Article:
NLD calls bureaucracy ‘stumbling block’ in reforms
A spokesperson for the ruling party has blamed “some in the bureaucracy” for the country’s poor economic reform, saying excessive redtape is a “stumbling block in Myanmar’s democratic transition”.
U Myo Nyunt, spokesperson of the National League for Democracy (NLD) party, made the comments during an interview with Chinese media group Caixin’s subsidiary publication Globus at the NLD’s headquarters in November, 2018.
He said the most pressing need for Myanmar is to “secure some economic breakthroughs” to “alleviate the economic woes for the masses... I hope our colleagues [in government] can tackle this issue in the near future.”
“This is because without economic progress, it will be hard for us to win the 2020 General Election. People right now are under a severe economic burden. Even as middle class, we cannot afford our own fuel costs, we can only ride public buses,” he said. U Myo Nyunt also highlighted how entrenched the military’s influence and involvement is in the economy.
“The military controls many big companies in Myanmar, including in aviation, banking, energy, imports and other areas.”
Lack of experience
The spokesperson cited the the ruling party’s lack of experience and the resistance within the bureaucracy as two bottlenecks for the administration.
U Myo Nyunt emphasised the bureaucratic opposition against the political leadership during the interview, adding that he hopes the NLD can tackle this with “radical” changes after winning the 2020 General Election.
“The bureaucracy is slow to act [on reforms] and this could be because some prefer to go back to the old days.”
According to the Civil Service Personnel Law, government officials have to be transferred to another town if they do not perform.
U Myo Nyunt said, in one instance, an official was transferred to a more prosperous and developed town instead, which amounted to a promotion and not penalty.
“We should have taken action efficiently and effectively, but right now we are rather hesitant,” said U Myo Nyunt, adding wrong-doers need to be disciplined more effectively.
Efforts to modernise and reform Myanmar’s bureaucracy are still at an early stage.
Henrich Dahm, a consultant in Yangon, argued last year that the legacy of centralised military dictatorship has hampered reform.
A NRGI report released last January revealed that Myanmar’s policymaking institutions are “nascent”. The issue of bureaucracy is manifested through “the sparse statutory framework” and the absence of clear guiding legislation or direction from elected representatives or the Cabinet.
According to the report, many groups of policy makers within the govrnment have influence over the reform of powerful state-owned enterprises, key drivers of revenue for the country, but none is leading the process.
Ultimately, the bureaucracy protects the status quo. Parliament also lacks the resources and authority to hold it accountable.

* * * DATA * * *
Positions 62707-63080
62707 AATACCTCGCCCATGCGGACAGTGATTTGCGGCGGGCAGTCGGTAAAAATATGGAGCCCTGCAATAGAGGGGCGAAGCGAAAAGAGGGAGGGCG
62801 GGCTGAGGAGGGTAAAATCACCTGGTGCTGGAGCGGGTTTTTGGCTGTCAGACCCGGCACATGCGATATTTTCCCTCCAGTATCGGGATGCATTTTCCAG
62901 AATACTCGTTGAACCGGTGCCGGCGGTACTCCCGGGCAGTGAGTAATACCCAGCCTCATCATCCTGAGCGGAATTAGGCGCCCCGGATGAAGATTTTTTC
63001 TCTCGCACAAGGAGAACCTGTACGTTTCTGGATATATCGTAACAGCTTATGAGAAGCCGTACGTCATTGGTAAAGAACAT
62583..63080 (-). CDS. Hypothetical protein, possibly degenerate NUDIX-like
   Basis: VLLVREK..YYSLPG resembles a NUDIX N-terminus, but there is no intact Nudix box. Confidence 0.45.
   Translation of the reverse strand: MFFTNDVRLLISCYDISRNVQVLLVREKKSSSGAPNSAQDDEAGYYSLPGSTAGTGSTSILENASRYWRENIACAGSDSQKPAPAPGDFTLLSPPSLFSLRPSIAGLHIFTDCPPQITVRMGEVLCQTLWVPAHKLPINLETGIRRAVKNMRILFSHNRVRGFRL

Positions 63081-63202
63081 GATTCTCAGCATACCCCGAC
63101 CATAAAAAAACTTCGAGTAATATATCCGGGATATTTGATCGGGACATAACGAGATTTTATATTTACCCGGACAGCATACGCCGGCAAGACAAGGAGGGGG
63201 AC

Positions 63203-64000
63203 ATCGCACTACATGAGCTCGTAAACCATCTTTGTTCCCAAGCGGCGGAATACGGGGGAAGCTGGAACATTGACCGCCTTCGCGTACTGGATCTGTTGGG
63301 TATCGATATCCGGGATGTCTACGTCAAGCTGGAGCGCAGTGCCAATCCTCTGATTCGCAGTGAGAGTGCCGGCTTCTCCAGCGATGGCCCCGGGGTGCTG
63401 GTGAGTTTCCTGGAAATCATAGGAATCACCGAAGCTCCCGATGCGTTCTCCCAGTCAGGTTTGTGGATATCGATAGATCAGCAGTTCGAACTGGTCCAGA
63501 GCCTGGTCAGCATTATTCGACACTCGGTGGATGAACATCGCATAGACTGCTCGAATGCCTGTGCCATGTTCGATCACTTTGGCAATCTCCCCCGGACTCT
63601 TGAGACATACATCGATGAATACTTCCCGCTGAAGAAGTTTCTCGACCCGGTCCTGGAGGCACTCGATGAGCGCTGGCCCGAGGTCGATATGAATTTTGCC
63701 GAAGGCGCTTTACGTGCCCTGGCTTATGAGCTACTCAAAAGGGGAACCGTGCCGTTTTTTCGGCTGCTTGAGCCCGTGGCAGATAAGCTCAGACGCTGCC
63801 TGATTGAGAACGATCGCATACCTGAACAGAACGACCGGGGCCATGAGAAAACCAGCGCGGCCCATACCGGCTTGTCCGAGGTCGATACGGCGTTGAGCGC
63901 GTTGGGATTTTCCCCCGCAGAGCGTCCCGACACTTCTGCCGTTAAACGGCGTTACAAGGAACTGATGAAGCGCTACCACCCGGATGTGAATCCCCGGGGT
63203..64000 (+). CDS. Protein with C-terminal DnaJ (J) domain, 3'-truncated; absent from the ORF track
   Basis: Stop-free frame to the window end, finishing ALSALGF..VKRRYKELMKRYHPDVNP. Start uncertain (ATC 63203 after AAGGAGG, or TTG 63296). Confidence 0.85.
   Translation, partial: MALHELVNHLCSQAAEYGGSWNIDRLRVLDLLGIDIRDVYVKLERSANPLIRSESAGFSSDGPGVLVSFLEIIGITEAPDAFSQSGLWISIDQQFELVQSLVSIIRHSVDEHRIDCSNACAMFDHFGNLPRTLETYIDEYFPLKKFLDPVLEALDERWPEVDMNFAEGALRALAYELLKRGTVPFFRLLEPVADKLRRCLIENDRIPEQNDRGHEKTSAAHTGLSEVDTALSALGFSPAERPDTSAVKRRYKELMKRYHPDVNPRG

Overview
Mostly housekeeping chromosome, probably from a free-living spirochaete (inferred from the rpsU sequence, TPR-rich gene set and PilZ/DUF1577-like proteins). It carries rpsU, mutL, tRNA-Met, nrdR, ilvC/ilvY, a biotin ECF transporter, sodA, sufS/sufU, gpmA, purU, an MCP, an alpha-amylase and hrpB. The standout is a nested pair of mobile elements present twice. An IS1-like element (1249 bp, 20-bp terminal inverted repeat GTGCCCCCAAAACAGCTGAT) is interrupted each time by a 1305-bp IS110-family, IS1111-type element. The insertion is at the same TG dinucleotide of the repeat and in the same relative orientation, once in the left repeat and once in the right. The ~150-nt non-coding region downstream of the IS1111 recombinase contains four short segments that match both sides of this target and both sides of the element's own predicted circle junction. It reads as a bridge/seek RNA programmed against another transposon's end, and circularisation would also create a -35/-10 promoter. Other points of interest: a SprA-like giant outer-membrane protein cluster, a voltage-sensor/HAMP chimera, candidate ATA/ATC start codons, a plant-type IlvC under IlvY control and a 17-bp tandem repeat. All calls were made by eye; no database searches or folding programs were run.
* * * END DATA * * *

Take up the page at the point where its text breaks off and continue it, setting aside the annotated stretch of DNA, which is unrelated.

Bureaucracy: an obstruction
“It is absolutely fair for U Myo Nyunt to say that the bureaucracy has been an obstruction,” Kim Jolliffe, an independent researcher on Myanmar, said.
Until recently, the Home Affairs Ministry appointed and controlled the General Administration Department (GAD) at each level of government, which covers more than 16,000 local districts and townships.
An Asia Foundation (TAF) report in 2014 described the GAD as the “backbone of Myanmar’s public administration” with more than 36,000 staff spread across the country.
Mr Jolliffe said the GAD acts as the main line of coordination between all government departments, houses many of the government’s central administration structures which oversee the administrators at district and township level as well as village tracts and ward administrations. Therefore, the implementation of any new policy would depend on the cooperation of the GAD.
But the researcher argued that the NLD-led government “does not get a free pass on this [stalled reforms]”.
“As with the government’s approach to Rakhine and other highprofile issues, the question is if the NLD has been trying to implement all of these dramatic changes and has simply been blocked, why isn’t it communicating that to the public and other stakeholders more clearly and why isn’t it using other forms of political and social capital to push them through or at least to maintain public backing.”
For most observers, the relations between the ruling party and the military “look far too comfortable and pleasant to believe there is a huge battle of wills taking place in every sector under the surface”, he added.
The NLD also understood the architecture of government before it came into office and has had more than two years to orientate.
“It is worth asking why they [the NLD] hasn’t had comprehensive plans for getting their policies through in such an environment,” he commented.
Despite the obstacles, Enze Han, an associate professor in politics and public administration at the University of Hong Kong, stressed that economic development is crucial for the election in 2020.
“If the NLD party cannot deliver [on the economic front], then people’s enthusiasm for democracy will fade,” Dr Han said.
Waiting and hoping for “some kind of economic breakthrough” to “magically occur” is not the solution, however.
Mr Jolliffe said “the obvious question” is what the government is doing firstly to improve the economy in general, and – more importantly – to ensure that economic growth is inclusive and translates into improved public welfare.
The administration needs to improve the lives of the masses to secure popular support, which will not happen automatically even with a fortunate economic upturn.
A monk walks in front of the National League for Democracy (NLD) party headquarters as workers prepare paint beside the party building in Yangon.